Appeals court reinstates ex-police chief's suit

July 01, 2006|By CHRIS YAKAITIS

The state's second-highest court reinstated yesterday a lawsuit filed by former Baltimore Police Commissioner Kevin P. Clark alleging that he was wrongfully fired by Mayor Martin O'Malley, who said allegations of domestic abuse had eroded the chief's ability to lead.

In a 41-page opinion, the Court of Special Appeals overturned an April 4, 2005, judgment in favor of the city. Clark is seeking $120 million in damages and his job back.

The court ruled yesterday that a circuit judge erred when he ruled that the city's contract with Clark was "valid and enforceable." The appeals court found that the mayor could not terminate Clark because the terms of his contract were in conflict with state law.

"As a matter of law, the Mayor was not entitled to summary judgment based on the invalid terms of the [memorandum of understanding]" drawn up between the commissioner and the city, Judge James A. Kenney III wrote for the panel.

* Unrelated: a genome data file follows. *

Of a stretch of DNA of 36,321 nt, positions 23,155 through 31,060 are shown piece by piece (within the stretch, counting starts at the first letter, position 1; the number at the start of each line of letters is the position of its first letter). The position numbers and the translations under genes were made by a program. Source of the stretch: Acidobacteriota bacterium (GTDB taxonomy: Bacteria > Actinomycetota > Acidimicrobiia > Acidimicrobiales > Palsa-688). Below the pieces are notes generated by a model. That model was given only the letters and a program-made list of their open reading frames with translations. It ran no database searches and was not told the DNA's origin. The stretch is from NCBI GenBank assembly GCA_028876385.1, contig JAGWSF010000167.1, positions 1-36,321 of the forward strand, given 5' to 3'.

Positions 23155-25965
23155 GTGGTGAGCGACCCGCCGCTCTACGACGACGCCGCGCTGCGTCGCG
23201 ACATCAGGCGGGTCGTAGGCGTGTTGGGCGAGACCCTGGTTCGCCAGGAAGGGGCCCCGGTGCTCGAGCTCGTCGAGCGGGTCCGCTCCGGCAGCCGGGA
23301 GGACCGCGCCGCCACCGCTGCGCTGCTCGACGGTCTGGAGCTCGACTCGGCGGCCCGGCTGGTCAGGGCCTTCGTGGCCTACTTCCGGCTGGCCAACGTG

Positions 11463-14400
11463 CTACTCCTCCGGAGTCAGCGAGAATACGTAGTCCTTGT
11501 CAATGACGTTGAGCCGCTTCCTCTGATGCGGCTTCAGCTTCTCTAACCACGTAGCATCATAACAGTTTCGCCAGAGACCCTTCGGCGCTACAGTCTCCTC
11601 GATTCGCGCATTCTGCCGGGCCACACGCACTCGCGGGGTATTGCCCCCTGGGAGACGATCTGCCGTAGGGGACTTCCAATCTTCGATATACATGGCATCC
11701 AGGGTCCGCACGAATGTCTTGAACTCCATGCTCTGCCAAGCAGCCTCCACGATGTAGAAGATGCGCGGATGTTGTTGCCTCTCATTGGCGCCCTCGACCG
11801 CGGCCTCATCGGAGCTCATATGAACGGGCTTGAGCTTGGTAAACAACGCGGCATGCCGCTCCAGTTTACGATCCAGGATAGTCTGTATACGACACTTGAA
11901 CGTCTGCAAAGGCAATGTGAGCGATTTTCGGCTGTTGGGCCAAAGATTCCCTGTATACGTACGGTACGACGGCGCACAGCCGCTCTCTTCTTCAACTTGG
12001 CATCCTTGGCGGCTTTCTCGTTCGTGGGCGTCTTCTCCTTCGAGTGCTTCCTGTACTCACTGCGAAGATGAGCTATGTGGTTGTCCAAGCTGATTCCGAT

City Solicitor Ralph S. Tyler said yesterday that the mayor and city "respectfully disagree" with the appeals court's ruling and that the city intends to appeal to the state's highest court.

He said Clark's contract was not in conflict with state law. He said Clark, with representation by counsel, "voluntarily bargained and agreed to a termination without cause provision" and worked under the terms of the contract for an extended period of time and received a "substantial salary."

"We believe he cannot, when things turn sour, challenge that one provision in the contract," Tyler said.

Neal M. Janey, Clark's attorney, could not be reached yesterday to comment.

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